Indiana Man Pleads Guilty to Prisoner Transportation Fraud
TALLAHASSEE, FL—William Cassidy, 50, of Florence, Indiana, pled guilty today to wire fraud in connection with a scheme to obtain money by operating a private prisoner transportation business under false pretenses. The plea was announced by Pamela C. Marsh, United States Attorney for the Northern District of Florida.
The indictment in this case alleged that between October 2010 and June 2014, Cassidy transported prisoners throughout the country as an employee and manager of U.S. Prisoner Extradition Service and Interstate Criminal Extraditions. In contracting with sheriffs’ offices to transport prisoners, including violent felons, from one jurisdiction to another, Cassidy made affirmative misrepresentations concerning the security and treatment of the prisoners, and concealed material facts concerning his fitness to operate as a prisoner transport agent. The indictment alleges that Cassidy concealed the fact that he was on felony probation while transporting prisoners and that his conditions of probation prohibited him from associating with felons, from visiting jails, from carrying weapons, and from leaving the state of Kentucky. The indictment also alleges that during his transportation of female prisoners, Cassidy left the prisoners unrestrained, gave them drugs and alcohol, and had sex with the prisoners in his vehicle and in hotel rooms.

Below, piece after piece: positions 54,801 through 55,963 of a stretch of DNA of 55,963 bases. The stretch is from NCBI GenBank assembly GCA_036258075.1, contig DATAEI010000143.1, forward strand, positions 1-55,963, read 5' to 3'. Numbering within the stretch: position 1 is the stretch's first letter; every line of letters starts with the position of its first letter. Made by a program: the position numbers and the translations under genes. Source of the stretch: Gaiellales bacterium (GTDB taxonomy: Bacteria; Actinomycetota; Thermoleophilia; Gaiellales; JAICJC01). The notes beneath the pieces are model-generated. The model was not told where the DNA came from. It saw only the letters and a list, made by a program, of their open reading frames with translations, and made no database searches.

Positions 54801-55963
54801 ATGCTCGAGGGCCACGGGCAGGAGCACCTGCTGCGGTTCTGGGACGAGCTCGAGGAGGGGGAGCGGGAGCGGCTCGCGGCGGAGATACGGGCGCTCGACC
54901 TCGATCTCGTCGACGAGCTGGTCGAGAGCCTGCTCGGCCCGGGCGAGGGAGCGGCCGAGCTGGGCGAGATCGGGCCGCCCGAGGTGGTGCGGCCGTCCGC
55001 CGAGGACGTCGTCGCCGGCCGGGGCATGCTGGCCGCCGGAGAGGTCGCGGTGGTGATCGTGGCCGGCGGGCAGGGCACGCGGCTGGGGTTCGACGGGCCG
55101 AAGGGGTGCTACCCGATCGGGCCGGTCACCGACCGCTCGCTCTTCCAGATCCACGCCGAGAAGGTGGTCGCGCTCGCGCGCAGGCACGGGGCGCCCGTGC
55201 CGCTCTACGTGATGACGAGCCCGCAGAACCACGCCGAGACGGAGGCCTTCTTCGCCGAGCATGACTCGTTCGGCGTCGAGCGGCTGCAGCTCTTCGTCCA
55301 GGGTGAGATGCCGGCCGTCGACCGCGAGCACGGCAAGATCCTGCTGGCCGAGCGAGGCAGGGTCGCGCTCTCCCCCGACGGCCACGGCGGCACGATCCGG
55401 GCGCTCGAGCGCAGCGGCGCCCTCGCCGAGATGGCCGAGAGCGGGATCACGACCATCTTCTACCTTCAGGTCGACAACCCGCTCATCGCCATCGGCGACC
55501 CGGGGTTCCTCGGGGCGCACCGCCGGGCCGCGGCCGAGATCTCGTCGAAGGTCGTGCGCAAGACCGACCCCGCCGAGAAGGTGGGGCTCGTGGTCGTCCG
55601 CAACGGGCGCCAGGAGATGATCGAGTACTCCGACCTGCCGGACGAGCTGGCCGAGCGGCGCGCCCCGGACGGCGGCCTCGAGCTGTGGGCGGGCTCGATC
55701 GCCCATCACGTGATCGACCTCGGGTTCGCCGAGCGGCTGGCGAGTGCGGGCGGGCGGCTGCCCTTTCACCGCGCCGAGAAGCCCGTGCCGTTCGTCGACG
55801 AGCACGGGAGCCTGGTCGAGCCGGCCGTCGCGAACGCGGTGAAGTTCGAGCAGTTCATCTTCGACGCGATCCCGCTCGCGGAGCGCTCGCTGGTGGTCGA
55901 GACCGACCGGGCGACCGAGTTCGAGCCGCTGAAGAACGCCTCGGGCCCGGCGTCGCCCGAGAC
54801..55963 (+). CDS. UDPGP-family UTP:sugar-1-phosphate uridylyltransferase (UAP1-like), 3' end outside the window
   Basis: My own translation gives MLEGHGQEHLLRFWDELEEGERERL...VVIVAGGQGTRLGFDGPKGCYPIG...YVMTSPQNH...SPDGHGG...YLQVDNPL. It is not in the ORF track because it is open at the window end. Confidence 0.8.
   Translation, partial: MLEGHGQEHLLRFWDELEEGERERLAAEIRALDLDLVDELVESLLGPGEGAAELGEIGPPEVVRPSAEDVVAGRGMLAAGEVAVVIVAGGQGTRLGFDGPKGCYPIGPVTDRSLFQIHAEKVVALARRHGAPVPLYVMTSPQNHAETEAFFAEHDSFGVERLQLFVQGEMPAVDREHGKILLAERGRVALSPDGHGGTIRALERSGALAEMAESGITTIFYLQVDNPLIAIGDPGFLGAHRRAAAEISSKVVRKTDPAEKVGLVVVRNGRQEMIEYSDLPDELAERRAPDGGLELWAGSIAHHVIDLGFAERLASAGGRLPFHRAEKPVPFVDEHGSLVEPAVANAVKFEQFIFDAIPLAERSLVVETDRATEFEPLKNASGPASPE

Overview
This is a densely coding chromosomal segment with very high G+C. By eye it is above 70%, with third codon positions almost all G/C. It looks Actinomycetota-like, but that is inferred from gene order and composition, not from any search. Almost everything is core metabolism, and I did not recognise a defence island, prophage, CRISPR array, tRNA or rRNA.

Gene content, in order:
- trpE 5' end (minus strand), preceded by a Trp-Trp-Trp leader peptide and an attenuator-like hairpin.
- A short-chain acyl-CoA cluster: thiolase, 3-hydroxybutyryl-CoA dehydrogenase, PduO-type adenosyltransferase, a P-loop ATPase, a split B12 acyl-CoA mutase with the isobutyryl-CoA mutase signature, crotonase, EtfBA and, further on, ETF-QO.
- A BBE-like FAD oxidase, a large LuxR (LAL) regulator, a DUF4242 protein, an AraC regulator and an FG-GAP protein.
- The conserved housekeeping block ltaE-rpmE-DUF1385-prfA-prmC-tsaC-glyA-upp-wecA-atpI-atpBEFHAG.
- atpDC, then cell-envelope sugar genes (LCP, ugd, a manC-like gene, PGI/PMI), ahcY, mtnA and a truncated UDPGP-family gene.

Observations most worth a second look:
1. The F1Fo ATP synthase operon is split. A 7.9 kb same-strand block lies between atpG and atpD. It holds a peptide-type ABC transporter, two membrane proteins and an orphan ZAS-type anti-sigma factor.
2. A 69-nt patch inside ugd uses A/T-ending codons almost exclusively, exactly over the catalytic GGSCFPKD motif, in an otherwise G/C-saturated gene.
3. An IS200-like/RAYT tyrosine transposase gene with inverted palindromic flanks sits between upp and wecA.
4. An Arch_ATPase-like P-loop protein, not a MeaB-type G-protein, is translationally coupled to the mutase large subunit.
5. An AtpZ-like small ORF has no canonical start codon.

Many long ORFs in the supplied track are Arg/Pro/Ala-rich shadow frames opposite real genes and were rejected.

Cassidy faces a maximum sentence of 20 years in prison. Sentencing is scheduled for January 8, 2015, in Tallahassee before United States District Judge Mark E. Walker.
The case was investigated by the Federal Bureau of Investigation and the United States Department of Justice Office of the Inspector General. It is being prosecuted by Assistant U.S. Attorney Karen Rhew-Miller.